It’s easy to ignore cybersecurity, especially if you run a small- to medium-sized organization. But cybersecurity risk affects everyone, and the cost of a breach can be devastating.
Here are some reasons you need to pay attention to your vulnerabilities now:
Recently, we looked at the Joe Sullivan case, in which Uber’s former CISO failed to report a major data breach, and which resulted in $148 million in fines against Uber for violating data breach disclosure laws in multiple states. If you’re responsible for technology at a similarly large company, stories like this can be nerve-wracking.
For small- and medium-sized businesses, however, it’s all too easy to shrug off the danger. Oh, that’s a terrible story, you may think, but we’re too small to do that kind of damage. This warning doesn’t apply to me.
Nothing could be further from the truth.
Whether you’re a multinational corporation or a family-run office, your organization has a legal obligation to protect both your company’s and your customers’ data.
Here are some reasons why:
- Companies of all sizes and industries are now being hacked regularly. Recent data breaches have occurred at the University of Windsor, the Town of Halton Hills, Northern Credit Union, and Maple Leaf Foods, to name a few.
- Hacking has become easy to do. The internet is full of tutorials. You can even order books to show you how. This means that hackers are everywhere and don’t need specialized training to inflict harm.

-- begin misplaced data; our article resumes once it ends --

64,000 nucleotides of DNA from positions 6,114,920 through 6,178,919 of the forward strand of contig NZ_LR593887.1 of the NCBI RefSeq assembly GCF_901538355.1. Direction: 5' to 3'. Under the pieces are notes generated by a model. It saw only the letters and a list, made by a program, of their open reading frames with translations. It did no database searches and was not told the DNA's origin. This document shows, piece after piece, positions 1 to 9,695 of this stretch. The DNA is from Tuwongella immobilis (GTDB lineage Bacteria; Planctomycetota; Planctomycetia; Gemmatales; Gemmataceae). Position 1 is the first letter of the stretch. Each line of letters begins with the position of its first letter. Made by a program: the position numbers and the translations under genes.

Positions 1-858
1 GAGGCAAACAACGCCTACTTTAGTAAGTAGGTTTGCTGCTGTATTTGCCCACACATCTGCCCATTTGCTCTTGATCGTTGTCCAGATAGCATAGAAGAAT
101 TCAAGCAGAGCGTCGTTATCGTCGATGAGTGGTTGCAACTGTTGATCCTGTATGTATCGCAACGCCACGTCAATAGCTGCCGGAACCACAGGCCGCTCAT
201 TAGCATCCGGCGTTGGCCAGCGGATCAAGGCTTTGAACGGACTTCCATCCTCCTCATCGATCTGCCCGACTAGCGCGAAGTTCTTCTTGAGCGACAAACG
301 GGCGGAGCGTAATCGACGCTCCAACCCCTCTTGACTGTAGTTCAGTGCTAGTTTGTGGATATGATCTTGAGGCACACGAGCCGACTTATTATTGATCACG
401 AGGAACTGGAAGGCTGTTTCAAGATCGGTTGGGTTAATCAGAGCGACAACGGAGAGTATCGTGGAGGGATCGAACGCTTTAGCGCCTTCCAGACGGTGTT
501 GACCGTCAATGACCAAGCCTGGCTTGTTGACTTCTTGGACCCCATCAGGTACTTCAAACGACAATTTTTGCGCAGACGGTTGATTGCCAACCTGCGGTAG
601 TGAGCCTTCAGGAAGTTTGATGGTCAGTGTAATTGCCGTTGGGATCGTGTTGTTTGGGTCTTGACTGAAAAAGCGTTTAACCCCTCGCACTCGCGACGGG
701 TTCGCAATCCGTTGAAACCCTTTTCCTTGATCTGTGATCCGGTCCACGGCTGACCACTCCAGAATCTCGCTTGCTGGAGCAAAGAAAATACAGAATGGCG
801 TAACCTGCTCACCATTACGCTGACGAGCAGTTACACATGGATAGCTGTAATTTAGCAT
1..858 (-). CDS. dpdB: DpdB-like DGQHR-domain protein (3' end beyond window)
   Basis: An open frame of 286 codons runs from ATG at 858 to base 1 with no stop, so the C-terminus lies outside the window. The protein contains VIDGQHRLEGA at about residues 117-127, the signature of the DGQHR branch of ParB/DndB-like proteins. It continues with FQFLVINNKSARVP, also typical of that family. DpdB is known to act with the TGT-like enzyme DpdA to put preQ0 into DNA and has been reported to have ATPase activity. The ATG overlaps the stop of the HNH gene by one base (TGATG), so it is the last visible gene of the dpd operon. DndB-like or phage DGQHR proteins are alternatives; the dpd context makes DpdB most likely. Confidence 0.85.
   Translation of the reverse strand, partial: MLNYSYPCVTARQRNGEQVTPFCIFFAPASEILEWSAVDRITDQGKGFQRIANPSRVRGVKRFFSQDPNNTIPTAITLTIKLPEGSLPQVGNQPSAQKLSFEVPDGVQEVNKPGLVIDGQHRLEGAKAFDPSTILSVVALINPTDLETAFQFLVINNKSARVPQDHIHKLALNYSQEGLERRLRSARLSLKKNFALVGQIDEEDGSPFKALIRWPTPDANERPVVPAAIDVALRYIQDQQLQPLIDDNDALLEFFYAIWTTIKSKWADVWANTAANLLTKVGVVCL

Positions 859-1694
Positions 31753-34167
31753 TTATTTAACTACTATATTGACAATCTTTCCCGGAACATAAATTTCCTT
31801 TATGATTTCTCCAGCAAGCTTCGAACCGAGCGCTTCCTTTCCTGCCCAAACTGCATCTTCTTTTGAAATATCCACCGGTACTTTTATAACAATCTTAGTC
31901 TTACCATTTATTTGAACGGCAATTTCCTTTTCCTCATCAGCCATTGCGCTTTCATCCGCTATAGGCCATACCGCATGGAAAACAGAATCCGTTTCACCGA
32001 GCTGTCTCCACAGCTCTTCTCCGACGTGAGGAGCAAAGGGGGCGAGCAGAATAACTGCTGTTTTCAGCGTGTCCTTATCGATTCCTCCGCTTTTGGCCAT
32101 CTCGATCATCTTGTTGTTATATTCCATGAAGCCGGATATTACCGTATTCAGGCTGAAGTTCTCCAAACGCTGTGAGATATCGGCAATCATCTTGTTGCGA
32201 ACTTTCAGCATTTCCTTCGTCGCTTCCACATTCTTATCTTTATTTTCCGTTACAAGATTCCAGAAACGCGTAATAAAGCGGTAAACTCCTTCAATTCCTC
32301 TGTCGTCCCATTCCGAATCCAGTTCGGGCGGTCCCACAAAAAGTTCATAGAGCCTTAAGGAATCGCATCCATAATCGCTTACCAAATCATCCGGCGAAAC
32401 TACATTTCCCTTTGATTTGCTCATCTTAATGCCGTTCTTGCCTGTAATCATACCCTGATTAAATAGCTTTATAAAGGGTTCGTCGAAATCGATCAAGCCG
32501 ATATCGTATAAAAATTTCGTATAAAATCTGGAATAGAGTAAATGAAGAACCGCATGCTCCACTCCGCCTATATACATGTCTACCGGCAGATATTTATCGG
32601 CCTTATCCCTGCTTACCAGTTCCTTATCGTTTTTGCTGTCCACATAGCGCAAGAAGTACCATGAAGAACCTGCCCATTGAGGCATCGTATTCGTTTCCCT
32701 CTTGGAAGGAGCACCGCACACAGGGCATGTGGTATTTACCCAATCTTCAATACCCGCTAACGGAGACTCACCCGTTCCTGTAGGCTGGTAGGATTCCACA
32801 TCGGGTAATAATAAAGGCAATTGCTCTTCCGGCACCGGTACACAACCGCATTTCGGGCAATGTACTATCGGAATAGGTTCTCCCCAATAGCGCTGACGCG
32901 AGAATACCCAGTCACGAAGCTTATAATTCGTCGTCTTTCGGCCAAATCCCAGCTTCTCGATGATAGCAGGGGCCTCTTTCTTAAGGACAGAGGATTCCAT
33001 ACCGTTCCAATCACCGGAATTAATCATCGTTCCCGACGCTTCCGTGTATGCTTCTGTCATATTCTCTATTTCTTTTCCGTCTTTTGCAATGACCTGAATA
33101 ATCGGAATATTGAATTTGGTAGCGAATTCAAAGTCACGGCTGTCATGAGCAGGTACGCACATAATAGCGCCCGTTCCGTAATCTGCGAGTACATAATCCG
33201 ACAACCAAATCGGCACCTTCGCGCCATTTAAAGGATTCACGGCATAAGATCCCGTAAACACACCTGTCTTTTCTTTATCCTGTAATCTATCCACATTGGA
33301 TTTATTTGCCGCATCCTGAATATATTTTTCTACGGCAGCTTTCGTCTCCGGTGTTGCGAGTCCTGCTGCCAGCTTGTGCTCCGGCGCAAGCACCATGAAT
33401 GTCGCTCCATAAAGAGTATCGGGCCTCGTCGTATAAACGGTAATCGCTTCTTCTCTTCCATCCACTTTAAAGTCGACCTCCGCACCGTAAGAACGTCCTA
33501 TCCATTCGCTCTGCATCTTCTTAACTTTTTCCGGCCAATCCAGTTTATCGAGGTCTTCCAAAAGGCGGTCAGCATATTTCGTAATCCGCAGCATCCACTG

- The average cost of a data breach is $5.4 million.* This cost can be disastrous, especially for a small and medium-sized business (SMB).
- 84% of SMBs are vulnerable to spoofing.** Spoofing describes any activity a hacker users to make you think they are a legitimate or familiar organization. For example, they may trick you into thinking they are a known brand. When you click on the link they provide, you’re exposed to bad code in their Internet facing web site, web server or web application that can inject malicious scripts and gain access to user names, passwords or even a database.
Indeed, the Toronto Star reported in 2021 that “A quarter of small businesses say they have already experienced a cyber attack.”
What sort of information is at risk? If you collect customer data (and chances are you do), you have a legal obligation to protect their email addresses, physical addresses, credit card information, and any other personal (or organizational) data they give you.
But hackers aren’t only interested in your customers. You also need to protect:
- Your organization’s IP and trade secrets
- Internal passwords
- Employees’ personal data
- Bank account information
- System administration access
… and more.
Failing to take appropriate steps now could leave you liable for damages from your customers, loss of reputation, or lawsuits. To make matters worse, you could also be facing fines on top of remediating costs.
The good news is there are steps you can take to help protect yourself and your organization. We’ll cover these in our next post.
In the meantime, be sure to contact our team of cybersecurity experts for your questions or to learn how to get started today.
*IBM’s 2021 Cost of a Data Breach Study
**CyberCatch’s 2021 Small and Medium-Sized Businesses Vulnerabilities Report (SMBVR)